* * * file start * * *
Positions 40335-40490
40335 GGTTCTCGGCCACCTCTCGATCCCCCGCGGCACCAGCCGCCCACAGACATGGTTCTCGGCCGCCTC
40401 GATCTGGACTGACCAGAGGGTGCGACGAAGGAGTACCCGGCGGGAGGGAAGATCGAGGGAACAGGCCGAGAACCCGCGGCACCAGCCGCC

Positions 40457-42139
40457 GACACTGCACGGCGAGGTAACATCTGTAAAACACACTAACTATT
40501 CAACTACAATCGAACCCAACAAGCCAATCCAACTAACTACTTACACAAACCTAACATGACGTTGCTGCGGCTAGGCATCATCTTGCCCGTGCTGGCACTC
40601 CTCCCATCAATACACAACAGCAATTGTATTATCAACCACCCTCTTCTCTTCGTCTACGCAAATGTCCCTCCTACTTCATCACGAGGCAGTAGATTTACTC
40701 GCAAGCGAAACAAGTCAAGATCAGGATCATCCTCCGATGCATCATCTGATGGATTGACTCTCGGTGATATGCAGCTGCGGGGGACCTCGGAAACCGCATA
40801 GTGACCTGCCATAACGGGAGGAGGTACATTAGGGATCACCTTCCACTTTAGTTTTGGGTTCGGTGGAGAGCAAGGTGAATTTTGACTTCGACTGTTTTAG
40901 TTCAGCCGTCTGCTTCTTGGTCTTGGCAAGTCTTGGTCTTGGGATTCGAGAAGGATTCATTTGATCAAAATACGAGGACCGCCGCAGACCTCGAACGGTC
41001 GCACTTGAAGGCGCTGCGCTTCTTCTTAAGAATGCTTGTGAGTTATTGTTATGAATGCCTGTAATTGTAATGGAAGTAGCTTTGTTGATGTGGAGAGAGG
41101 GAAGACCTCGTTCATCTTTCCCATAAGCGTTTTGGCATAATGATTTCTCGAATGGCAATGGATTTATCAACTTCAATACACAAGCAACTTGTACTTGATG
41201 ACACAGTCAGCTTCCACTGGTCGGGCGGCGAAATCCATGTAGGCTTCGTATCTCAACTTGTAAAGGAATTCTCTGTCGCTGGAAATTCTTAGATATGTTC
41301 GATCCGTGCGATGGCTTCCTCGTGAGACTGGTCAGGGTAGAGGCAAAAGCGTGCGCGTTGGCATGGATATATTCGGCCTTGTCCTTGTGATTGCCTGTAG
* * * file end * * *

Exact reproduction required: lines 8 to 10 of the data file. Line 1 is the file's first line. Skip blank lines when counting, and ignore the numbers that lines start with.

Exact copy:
40701 GCAAGCGAAACAAGTCAAGATCAGGATCATCCTCCGATGCATCATCTGATGGATTGACTCTCGGTGATATGCAGCTGCGGGGGACCTCGGAAACCGCATA
40801 GTGACCTGCCATAACGGGAGGAGGTACATTAGGGATCACCTTCCACTTTAGTTTTGGGTTCGGTGGAGAGCAAGGTGAATTTTGACTTCGACTGTTTTAG
40901 TTCAGCCGTCTGCTTCTTGGTCTTGGCAAGTCTTGGTCTTGGGATTCGAGAAGGATTCATTTGATCAAAATACGAGGACCGCCGCAGACCTCGAACGGTC